Peace Quote for July II

“You cannot find peace by avoiding life.”

Virginia Woolf

Blessings of Peace this Blue Full Moon

Peacemaking in Druidry

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Druidic Triads

Old Welsh and Irish texts contain what are commonly called “triads”,  little phrases of wisdom and observations. They are popular in modern Druid circles for their succinctness and also for representing a possible link to ancient druidic wisdom.

Modern druidry is nothing if not up-to-date, so I’ve decided to add my own contribution to the Druidic Triads and share them here. And here’s the first:

Three things to percieve the truth: the certainty of the body, the courage to choose and make mistakes, and a flexible mind that expands beyond its own horizons.

In Search for Normal

There are many words that are misused, there are many words that are ambiguous, and there are many word that depend a lot on context for their meaning (who says it, why they say it, how they say it, etc.). One of these words is ‘normal’, and this a word that has always raised my hackles a bit, because it’s usually used in judgement of what people are doing and how they are. It’s a belittling word when used in the negative, and always carries with it a tone of what ‘should be’.

Here’s a few examples that are implicit and explicit in its use:
– natural
– healthy, sane, good
– usual, habitual, common, average
– conventional, general consensus
– acceptable, approved of

What’s normal in Spain isn’t always normal in England, and vice versa. And what’s normal in the natural world can be out of place in human societies, and vice versa. As definitions, they can be quite close, but at times there can be a great chasm between each one. Questions like “Do you think it’s normal?” are meaningless, until they define what they mean by normal.

In the dictionary, the two basic meanings are ‘natural’ and ‘habitual’, which I don’t think should be confused at all, since not everything that is habitual is natural. And in human society, many things that should be natural don’t have regular appearance in our lives. Perhaps my greatest objection is the idea that anything that is concieved of as average or conventional in society is somehow good, healthy or acceptable, where I believe this couldn’t be further from the truth.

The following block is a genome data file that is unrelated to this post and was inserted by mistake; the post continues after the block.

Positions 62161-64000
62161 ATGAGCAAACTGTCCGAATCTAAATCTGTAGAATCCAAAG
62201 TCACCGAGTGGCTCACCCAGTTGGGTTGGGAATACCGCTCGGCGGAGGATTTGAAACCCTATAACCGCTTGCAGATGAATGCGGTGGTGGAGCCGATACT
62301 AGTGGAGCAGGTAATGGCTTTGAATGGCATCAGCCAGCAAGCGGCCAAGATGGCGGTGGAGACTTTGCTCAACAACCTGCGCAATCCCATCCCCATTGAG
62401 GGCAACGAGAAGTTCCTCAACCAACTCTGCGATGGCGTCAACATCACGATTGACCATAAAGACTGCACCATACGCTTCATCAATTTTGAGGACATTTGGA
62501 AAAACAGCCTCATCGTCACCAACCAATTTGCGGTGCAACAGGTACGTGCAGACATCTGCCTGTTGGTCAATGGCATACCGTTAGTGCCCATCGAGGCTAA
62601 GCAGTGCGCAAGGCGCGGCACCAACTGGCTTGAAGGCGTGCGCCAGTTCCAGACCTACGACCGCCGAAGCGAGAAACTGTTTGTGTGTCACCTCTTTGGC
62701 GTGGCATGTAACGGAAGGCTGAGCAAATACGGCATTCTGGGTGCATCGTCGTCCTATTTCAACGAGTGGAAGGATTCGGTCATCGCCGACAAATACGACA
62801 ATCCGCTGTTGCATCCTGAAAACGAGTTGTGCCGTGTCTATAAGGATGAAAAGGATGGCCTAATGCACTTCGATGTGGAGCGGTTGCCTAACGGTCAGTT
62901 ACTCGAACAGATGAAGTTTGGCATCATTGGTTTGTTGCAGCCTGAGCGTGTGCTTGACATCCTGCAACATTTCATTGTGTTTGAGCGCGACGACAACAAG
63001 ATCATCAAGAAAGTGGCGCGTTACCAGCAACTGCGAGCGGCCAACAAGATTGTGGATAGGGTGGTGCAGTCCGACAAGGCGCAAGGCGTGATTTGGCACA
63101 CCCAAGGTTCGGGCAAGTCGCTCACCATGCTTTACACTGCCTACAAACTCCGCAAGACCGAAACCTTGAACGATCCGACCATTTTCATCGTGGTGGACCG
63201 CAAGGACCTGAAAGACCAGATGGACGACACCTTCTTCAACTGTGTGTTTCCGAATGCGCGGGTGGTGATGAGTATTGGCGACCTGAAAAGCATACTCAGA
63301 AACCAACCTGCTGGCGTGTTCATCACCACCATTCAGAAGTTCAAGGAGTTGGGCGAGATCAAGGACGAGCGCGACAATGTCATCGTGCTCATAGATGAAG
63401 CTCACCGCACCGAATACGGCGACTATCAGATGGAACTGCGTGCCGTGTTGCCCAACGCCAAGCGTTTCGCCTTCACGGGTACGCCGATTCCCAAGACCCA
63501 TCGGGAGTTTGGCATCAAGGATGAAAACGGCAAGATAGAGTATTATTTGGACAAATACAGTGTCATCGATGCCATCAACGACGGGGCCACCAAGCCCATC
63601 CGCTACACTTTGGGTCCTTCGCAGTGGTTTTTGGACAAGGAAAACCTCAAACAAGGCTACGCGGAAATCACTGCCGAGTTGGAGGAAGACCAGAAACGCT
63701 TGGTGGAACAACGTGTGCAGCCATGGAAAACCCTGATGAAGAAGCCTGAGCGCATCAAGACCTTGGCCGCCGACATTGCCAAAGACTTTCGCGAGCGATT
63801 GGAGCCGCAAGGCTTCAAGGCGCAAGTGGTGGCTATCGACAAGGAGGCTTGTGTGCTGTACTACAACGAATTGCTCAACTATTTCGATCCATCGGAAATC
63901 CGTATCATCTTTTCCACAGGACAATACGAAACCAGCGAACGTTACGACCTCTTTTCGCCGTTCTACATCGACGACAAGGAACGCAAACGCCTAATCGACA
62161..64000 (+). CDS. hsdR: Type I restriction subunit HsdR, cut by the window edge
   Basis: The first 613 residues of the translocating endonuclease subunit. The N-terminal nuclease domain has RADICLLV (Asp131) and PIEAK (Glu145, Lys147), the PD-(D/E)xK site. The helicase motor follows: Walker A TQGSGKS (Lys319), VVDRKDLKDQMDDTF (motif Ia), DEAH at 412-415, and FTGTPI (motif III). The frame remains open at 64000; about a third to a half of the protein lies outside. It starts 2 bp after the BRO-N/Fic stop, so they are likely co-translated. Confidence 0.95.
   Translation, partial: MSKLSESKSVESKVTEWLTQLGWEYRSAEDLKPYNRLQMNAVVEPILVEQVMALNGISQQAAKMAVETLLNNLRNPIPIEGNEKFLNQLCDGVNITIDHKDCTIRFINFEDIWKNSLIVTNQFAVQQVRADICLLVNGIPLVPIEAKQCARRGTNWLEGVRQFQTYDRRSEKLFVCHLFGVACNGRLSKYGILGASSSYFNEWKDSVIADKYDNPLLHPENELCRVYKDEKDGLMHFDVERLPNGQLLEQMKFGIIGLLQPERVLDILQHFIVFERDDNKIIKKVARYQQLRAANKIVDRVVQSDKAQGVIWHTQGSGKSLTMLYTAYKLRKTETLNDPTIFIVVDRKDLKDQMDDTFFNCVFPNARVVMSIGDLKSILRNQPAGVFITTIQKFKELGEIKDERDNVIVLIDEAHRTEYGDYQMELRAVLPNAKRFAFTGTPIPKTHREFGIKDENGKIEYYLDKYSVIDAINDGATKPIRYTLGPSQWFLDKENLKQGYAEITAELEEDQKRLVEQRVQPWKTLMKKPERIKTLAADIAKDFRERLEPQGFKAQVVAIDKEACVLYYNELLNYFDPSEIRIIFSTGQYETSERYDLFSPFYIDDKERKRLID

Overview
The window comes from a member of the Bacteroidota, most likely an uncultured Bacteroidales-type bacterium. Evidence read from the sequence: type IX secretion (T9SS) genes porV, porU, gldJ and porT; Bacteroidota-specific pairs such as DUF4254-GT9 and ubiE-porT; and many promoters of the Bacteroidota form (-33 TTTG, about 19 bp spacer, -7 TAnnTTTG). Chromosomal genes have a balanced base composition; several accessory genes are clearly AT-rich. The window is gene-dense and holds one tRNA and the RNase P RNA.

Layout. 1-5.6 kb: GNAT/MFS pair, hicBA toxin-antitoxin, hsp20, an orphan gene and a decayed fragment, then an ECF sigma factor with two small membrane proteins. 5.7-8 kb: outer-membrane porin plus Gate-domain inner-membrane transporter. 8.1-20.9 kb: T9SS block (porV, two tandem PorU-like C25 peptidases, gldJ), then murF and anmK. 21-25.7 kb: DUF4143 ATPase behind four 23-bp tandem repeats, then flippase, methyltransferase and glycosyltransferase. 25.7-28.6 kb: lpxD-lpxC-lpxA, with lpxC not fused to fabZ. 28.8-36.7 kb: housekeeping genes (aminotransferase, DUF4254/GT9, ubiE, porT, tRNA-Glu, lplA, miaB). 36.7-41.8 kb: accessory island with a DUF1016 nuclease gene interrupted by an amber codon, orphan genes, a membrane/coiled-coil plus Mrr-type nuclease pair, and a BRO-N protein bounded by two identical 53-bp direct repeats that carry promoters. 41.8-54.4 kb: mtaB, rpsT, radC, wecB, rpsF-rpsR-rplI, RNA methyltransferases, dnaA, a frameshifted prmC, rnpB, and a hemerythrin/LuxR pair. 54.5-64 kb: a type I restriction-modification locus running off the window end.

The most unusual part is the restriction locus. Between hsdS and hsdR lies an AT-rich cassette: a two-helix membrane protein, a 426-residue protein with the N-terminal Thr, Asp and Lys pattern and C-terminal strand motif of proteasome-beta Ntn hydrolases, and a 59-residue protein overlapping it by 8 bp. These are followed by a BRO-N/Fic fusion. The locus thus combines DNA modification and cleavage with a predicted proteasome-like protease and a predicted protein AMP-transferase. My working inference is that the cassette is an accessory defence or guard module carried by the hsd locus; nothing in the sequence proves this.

In Spanish I can give a bit of leeway, because estar normal (to be habitual) isn’t confused with ser normal (to be natural), but even so, I tend to avoid it if I can, since there still seems to be an implicit social value of what ‘should be’, which doesn’t always coincide with habitual or natural.

One day, a rather eccentric lady and a friend of the family who didn’t see herself as ‘normal’ asked me “But what is normal?” My response was “Normal is whatever is normal for you, especially if it’s what you normally (usually, habitually) do.” After that I abandoned its use and substituted it with healthy or usual, which more or less matches the dictionary examples.

I’m not against the concept of ‘normality’ or the word, but it’s (mis)use makes it virtually senseless, unless it’s use is well defined. In the end, either we use it in a consistent and intelligent way, or we abandon it completely and search for more appropriate alternatives.

It’s (not) normal > I (don’t) like it

It’s (not) normal > It’s (not) usually like that

It’s (not) normal > It’s (not) healthy/good

It’s (not) normal > It’s (not) naturally occurring

It’s (not) normal > It’s (not) generally acceptable